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Everyone likes his doctor but hardly anyone likes his health insurer. So what thoroughly puzzles the logical mind is why Congress and the administration have focused on taking over the country’s health-care delivery system when what everyone really wants is health-insurance reform.
Plans can be standardized for easy price comparisons. Paperwork can be standardized for easy processing. The 50 separate state departments of insurance can be replaced with one set of national regulations to allow insurers to compete nationwide. The chronically uninsured can be provided with catastrophic health insurance by the federal government—all without adding the trillion dollars of deficit spending the Congress and administration now want to spend to take over the health-care delivery system.
Health-care providers can be required to post their prices, as well as their rates of mortality and morbidity, on the Internet so informed consumers can comparison shop based on both the price and quality of care.
Reforming how health-insurance plans are designed, whom they cover, and who pays for the uninsured is faster, easier and cheaper than the congressional bills, and it would reduce bureaucracy and minimize the interference of government agents in the patient/doctor relationship. The power of the Internet can be unleashed to pull back the curtain that currently conceals what providers are charging for health care just as the Internet revolutionized the way consumers now shop for automobiles.
Granted, Obama & Company recently let the cat out of the bag, admitting that nationalization of the medical industry has long been of paramount importance to the left-wing agenda. On Saturday Obama explained, “After a nearly century-long struggle we are on the cusp of making health-care reform a reality in the United States of America.”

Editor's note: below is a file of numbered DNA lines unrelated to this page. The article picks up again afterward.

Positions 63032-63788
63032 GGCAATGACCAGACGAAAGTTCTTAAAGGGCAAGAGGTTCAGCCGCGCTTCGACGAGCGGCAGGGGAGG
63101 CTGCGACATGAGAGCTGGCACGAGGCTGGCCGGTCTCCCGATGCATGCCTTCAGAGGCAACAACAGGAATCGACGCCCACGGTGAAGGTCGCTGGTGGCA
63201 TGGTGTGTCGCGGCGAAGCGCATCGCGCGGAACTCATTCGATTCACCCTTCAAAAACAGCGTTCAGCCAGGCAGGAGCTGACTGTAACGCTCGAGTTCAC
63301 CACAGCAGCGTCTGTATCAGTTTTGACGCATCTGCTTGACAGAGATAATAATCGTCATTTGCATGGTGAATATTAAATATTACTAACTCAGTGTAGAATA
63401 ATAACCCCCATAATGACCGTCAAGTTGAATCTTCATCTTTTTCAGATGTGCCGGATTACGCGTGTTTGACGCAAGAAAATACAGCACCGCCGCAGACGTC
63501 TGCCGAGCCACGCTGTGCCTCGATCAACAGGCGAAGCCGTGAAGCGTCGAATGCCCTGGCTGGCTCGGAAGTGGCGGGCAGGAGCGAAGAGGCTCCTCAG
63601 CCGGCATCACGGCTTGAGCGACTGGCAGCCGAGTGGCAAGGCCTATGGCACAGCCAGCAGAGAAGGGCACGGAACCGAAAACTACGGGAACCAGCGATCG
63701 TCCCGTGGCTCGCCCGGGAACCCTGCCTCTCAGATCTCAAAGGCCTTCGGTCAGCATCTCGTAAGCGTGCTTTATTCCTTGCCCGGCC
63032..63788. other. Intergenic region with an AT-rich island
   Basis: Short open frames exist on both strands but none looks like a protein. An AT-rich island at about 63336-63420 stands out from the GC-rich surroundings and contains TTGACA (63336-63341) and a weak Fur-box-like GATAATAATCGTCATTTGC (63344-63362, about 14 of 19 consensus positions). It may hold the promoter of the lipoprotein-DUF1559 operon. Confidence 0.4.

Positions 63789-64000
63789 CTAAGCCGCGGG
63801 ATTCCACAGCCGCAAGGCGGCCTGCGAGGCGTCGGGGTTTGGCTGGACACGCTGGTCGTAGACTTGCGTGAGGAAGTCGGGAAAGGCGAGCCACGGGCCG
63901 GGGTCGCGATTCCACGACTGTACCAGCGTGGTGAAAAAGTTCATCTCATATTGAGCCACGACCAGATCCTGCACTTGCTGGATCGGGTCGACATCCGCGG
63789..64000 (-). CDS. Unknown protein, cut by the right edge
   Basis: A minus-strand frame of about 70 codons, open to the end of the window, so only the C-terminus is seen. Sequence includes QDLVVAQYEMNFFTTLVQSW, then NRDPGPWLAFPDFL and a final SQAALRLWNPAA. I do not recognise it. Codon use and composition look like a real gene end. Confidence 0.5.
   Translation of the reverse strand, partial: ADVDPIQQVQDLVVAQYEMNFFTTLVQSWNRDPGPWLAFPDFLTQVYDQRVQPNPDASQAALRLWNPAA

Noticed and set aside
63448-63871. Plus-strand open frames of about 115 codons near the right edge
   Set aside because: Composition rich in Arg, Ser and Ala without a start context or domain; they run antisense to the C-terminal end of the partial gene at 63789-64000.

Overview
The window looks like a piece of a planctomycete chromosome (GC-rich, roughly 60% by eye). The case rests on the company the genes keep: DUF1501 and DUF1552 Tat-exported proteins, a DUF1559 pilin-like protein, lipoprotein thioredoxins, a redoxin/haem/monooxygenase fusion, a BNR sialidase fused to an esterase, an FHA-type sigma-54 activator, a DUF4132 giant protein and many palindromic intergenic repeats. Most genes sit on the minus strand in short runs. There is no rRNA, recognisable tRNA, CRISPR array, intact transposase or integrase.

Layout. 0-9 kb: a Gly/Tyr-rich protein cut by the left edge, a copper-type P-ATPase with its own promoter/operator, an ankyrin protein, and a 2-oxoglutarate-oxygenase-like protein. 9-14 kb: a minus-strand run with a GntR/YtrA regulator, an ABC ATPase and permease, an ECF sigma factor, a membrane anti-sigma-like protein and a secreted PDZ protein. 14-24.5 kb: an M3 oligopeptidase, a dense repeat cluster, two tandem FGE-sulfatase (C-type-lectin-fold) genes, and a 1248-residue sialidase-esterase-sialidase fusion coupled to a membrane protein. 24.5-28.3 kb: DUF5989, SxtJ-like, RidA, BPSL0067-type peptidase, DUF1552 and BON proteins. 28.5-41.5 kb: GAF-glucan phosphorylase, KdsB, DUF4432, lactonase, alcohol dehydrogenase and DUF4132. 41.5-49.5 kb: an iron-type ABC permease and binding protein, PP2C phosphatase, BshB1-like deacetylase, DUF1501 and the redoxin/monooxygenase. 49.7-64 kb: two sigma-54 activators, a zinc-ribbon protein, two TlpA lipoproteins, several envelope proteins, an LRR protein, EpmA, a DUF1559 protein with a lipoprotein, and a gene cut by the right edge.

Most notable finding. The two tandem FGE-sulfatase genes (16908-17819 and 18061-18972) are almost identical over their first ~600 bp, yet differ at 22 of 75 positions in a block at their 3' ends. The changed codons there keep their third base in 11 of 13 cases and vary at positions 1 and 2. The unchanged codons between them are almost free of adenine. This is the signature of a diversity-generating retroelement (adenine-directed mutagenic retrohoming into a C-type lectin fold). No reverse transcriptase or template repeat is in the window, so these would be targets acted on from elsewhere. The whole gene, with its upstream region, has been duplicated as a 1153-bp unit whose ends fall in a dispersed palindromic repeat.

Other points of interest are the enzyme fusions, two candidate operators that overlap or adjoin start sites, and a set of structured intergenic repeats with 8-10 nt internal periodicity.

At least now we know what this is really about….
When Will the FTC Investigate the FDA? November 16, 2009Posted by federalist in Government Regulation, Healthcare.
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The massive healthcare lobby can’t break the FDA’s stranglehold on medical innovation. Can a bureaucratic turf war do it? Consider the following statement by the Federal Trade Commission Chairman, Jon Leibowitz:
We’re going to be very concerned about any practice that could increase prescription-drug costs to American consumers. You can’t let drug safety be used as a tool to delay … competition.
Of course, the ellipses conceal the qualifier that will dash our hopes: The FTC is only interested in ensuring competition of “generics” for drugs coming off patent. If a useful drug never makes it to the market in the first place because of the excessive regulation by the FDA he probably doesn’t care.
Standardization Enhances Market Efficiency July 5, 2009Posted by federalist in Finance, Government Regulation, Markets.